We All Need Support Sometimes

June 26, 2018

My work on a recent story for the Heritage Florida Jewish News on the Jewish Pavilion’s Grief Support Group brought home to me an essential truth: Grief is one of the universal human experiences, yet each experience of grief is truly unique to the individual.

 

For this story, I interviewed Rabbi Mo Kaprow (shown in photo). He is a chaplain for VITAS Healthcare, an area hospice organization. A longtime member of our Central Florida Jewish community, with a very warm and gentle demeanor, Rabbi Kaprow counsels and provides pastoral care to Jewish patients of VITAS as they prepare to face their deaths, and to their families as they prepare to face bereavement. He also provides grief support to those surviving family members. The Jewish Pavilion’s Grief Support Group programs are provided through a partnership with VITAS, with Rabbi Kaprow as facilitator and guiding light.

 

I also spoke to two members of Orlando’s Jewish community who had participated in the 6-week sessions at different times within the past few years. Before that, both Howie Appel and Jane Edelstein had been deeply mourning losses, Howie of his wife of almost 40 years and Jane of her mother.

 

They had both initially been reluctant of sign up for the support groups because they couldn’t imagine how it could help them. They each told me in different ways that their grief had felt private and isolating, something they assumed they had to contend with on their own because it felt very unique to them and like something that nobody else could ever understand.

 

That’s a feeling I can relate to very well.

 

I had the misfortune to experience a devastating loss at a very young age. My father died at the age of 52, when I was 11 years old and my sister was 7. My mother was only 43 and faced with the daunting task of raising two young children while contending with the loss of her love and of the happy life they had made together.

 

Needless to say, none of us made the adjustment to our new way of life either quickly or easily. We had always been a very close-knit and loving family. My dad, Murray Levine, had been a warm and involved parent to my sister and me as well as an endearing and attentive husband to my mom. He was a truly charming man with a great sense of humor and a sharp intelligence. His arrival home after a day of work had always been a small occasion of celebration in our little household. He was the sweet and funny center of our world.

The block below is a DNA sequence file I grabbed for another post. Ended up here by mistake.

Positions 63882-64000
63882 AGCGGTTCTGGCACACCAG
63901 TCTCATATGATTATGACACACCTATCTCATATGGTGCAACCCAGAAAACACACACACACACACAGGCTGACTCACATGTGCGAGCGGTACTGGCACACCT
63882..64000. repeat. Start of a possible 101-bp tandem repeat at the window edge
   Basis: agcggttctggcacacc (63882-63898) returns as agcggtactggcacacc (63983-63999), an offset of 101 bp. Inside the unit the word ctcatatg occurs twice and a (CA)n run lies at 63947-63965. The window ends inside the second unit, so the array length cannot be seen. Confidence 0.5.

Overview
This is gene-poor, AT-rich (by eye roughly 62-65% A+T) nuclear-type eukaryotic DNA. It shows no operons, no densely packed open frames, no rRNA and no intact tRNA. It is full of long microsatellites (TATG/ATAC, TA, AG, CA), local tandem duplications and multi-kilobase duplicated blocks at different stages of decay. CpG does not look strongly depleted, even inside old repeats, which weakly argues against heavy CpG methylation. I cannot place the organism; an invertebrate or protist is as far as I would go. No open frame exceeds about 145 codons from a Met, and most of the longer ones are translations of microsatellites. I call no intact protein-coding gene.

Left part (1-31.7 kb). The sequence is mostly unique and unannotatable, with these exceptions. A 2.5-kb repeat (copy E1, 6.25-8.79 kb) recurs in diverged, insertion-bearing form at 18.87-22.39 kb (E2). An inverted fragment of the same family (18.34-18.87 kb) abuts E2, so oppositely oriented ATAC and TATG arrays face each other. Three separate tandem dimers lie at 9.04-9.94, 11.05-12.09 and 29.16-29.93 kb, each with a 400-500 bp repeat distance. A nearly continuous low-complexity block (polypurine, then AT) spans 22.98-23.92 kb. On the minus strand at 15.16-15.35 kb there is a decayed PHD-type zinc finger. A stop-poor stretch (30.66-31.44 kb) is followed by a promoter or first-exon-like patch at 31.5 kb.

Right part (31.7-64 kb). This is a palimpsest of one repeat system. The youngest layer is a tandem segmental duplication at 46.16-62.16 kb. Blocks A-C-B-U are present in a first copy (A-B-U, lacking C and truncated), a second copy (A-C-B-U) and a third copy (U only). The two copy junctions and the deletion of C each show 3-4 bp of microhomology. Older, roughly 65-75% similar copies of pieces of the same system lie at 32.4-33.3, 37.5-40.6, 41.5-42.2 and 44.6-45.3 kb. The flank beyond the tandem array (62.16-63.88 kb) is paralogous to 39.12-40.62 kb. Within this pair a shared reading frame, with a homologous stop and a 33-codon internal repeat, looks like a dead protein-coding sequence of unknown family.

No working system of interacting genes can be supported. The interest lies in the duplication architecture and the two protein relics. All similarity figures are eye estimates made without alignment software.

Now there was a gaping hole in our family that could never be filled. We soldiered on as best we could, but the grief was bitter, and it lasted a long, long time. It surfaced, unlooked for, at unexpected moments, and it affected the course of our lives in innumerable ways.

 

And we had almost no support. We were among the last few survivors of a small extended family, none of whom lived in our state. Some family friends did try, but nobody really knew what we needed, and they couldn’t have supplied it if they did.

 

What we probably needed most of all, and didn’t get, was some counseling to support us in our grief. There may very well have been some source for it in the Baltimore community, but if there was, we didn’t avail ourselves of it. We grieved together. And we grieved alone.

 

How fortunate for our Orlando Jewish community that anyone in need can have some help along the path of bereavement. The Jewish Grief Support Group is a free service that is open to any member of the community. The Jewish Pavilion partners with VITAS Healthcare to offer the winter and summer sessions, and Jewish Family Services offers a similar program with spring and fall sessions.

 

Both Howie and Jane told me that their participation in the Grief Support Groups had made an enormous difference in helping them to come to terms with their losses. They both strongly recommended that people who feel overwhelmed or isolated in their grieving, or who may simply want to talk about it with others who can understand and offer their support, should at least try the group out.

 

 

For more information on the Jewish Grief Support Groups, call The Jewish Pavilion at 407-678-9363.

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